Oil and water will never agree; they repel each other. Consequently, if a sheet of paper or a glass plate is coated with a bichromated gelatine, exposed under a negative and then soaked until the unchanged gelatine is heavily charged with water, any pigment of greasy nature will adhere only to those parts of the print which, being insoluble, have absorbed no water. Here we have the foundation of another method of printing photographs which admits of all the variations and individual treatment characteristic of gum-bichromate.
Several ready-prepared papers may be had specially suited for oil pigmenting, and these ready-made papers are far preferable for the beginner unversed in the many difficulties and uncertainties of gelatine. We ourselves often revert to the lithographic transfer papers of Albert & Husnik, obtainable from Messrs. Winstone, of Shoe Lane, E.C. Or a good cartridge or drawing paper may be coated with this solution:
Amber Gelatine (Nelson's or Coignet's) . . . 1 oz.
Soak the gelatine for about twelve hours, add the sugar, melt in a jar over a hot plate or in a bain-marie, pour in a few drops of chrome alum, and strain through muslin. When the paper is dry float a second time, taking care that the coating is as evenly applied as possible. Some prefer to lay the paper on a perfectly level glass plate, and pour on the melted gelatine, using about 2 1/2 ounces of solution for a sheet 16 by 13 inches at a temperature of 750 Fahr. The paper may be made wet with warm water before coating, and in about an hour should have set sufficiently to be hung up to dry. If floated dry on the gelatine, the coating will set immediately. Under either condition bubbles or bare places must be corrected.
Tea Time. By. P. Maskell.
When required for use the prepared paper is immersed for three minutes in:
Potassium Bichromate . . . . . . . 1 oz.
Potassium Ferricyanide.......120 gr.
Methylated Spirit........ 5 „
Ammonia . . . . . . . . . 10 min.
And then drained and squeegeed on a ferrotype under blotting-paper to secure an even surface, and put away to dry on its support. Or, for rough work, the sensitised sheet may be simply hung up to dry in the dark room. The sensitised paper will keep for about a week, or longer if under pressure and protected from changes of temperature. M. Demachy sensitises by laying the gelatined paper on a sheet of thick blotting, and brushes it over with a two-inch flat hog-hair brush dipped in the solution, this device enabling the paper to be dried within about half an hour. The other method, however, secures an image penetrating far more deeply into the film.
The image prints out quickly under the negative, and in summer all details will be visible in about three minutes. Under-exposure gives too great contrast; over-exposure will mean the veiling of the high lights. When printing appears to be of sufficient depth, the paper is removed from the frame and washed in cold water till all traces of bichromate are removed. About twenty minutes in three changes of water will accomplish this. It can then be placed in warm water, say at 900, to develop the grain. Lift at intervals, blot off a portion, and see if the picture is well in relief. If not, warmer water must be applied. The exact temperature at which sufficient water is absorbed will vary with the kind of paper and the time of the year. With Albert paper in winter we have sometimes used water at 2000 Fahr., to which a little ammonia has been added. But, as a rule, water at 100° is sufficient. In summer even at this heat the gelatine will be rendered too brittle. Caution is necessary until experience can adjust these little difficulties.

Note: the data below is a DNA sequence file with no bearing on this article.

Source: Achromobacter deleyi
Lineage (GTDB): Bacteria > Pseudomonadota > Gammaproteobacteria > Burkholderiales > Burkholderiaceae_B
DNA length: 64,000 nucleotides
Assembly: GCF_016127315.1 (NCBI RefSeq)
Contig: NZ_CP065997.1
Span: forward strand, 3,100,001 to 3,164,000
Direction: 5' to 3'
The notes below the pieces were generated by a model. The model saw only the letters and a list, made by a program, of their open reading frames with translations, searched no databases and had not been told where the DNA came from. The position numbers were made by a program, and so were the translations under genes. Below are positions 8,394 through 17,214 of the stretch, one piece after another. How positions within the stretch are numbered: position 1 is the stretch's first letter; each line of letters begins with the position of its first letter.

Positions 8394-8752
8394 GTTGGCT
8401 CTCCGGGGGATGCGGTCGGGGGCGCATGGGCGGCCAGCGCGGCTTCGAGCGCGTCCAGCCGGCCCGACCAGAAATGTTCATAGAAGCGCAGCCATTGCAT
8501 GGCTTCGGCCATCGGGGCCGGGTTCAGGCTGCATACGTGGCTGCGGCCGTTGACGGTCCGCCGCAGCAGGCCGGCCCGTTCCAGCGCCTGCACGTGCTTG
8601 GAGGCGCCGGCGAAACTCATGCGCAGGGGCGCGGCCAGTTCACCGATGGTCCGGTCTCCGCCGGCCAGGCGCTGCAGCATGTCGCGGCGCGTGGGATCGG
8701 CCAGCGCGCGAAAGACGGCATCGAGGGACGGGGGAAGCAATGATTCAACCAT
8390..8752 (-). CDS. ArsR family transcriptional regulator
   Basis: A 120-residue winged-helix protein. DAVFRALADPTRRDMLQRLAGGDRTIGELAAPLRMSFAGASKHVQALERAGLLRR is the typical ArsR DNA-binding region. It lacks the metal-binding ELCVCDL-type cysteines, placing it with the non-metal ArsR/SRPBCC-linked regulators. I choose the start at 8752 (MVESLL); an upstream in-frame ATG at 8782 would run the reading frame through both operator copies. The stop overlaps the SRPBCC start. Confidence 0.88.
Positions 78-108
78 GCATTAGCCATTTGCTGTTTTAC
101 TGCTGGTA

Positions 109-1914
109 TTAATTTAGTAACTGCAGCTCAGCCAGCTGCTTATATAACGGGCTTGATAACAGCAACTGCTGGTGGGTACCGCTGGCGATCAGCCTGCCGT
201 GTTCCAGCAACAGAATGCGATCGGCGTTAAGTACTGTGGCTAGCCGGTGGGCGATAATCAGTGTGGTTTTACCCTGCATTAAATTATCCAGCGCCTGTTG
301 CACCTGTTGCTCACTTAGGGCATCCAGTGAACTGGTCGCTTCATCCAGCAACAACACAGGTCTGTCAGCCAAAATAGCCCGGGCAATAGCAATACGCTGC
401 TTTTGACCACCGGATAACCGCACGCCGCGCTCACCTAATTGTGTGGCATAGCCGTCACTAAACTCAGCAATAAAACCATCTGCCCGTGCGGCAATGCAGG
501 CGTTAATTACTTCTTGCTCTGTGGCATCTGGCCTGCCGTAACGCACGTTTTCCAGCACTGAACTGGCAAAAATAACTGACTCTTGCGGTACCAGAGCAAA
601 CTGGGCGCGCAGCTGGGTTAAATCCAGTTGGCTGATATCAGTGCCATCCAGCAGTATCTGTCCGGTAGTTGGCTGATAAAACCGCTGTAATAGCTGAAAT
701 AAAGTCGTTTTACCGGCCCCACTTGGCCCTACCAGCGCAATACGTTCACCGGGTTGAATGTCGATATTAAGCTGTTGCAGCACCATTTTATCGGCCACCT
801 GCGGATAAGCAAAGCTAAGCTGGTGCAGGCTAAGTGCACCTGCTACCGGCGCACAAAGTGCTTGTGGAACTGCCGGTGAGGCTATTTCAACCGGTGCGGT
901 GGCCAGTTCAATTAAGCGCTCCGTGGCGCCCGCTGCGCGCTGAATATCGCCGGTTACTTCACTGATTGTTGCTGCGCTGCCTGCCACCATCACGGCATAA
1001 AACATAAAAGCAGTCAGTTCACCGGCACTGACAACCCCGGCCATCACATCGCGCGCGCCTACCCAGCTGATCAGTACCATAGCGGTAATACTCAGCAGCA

Lay the fully-soaked print, protected by a piece of hard blotting, on a glass plate or slab, blot off superfluous moisture from the surface, and apply the pigment. A very solid hog-hair brush, with the ends of the bristles cut and ground level, is the favourite tool, but some use a pledget of cotton wool for dabbing the colour on, while one enthusiast of our acquaintance declares that the ideal "dabber" is the ball of the human forefinger. A dabbing motion is the best for getting the pigment well on and cleaning it off the high lights. Apply very little pigment at first, increasing the thickness by degrees especially where greater contrasts are aimed at. The actual pigment may be composed of lithographic ink thinned with turpentine, or ordinary oil-tube colours, such as are used for oil-painting, mixed with a little copal oil and then thinned with turpentine. As the turpentine evaporates so will the power of strengthening the shadows and clearing the high lights increase. A harder ink for greater contrasts is obtained by adding a drop or two of some oil varnish. If the high lights refuse to clear, sponge the picture gently with warm water, or dip it once more into warm water. But this must not be done until the best part of the turpentine is evaporated from the ink, or it will run. In order to secure this steady evaporation, oil prints should only be pigmented at a temperature of 650; in winter there should always be a fire.
When the whole image has taken the ink, the picture may be touched up with a finer brush, removing excess of ink, clearing high lights, and adding more colour in places that seem to require such treatment. Lastly it is dipped once more into cold water, and clipped to a board to dry. If allowed to dry in a loose condition it will roll up and become unmanageable, probably smeary. When the gelatine surface is dry the ink is still capable of absorbing any metallic dusting powder, gold, silver, or bronze, if such things appeal to the taste of the producer. They are laid on usually from a pepper castor, and the excess brushed away with a soft camel-hair brush.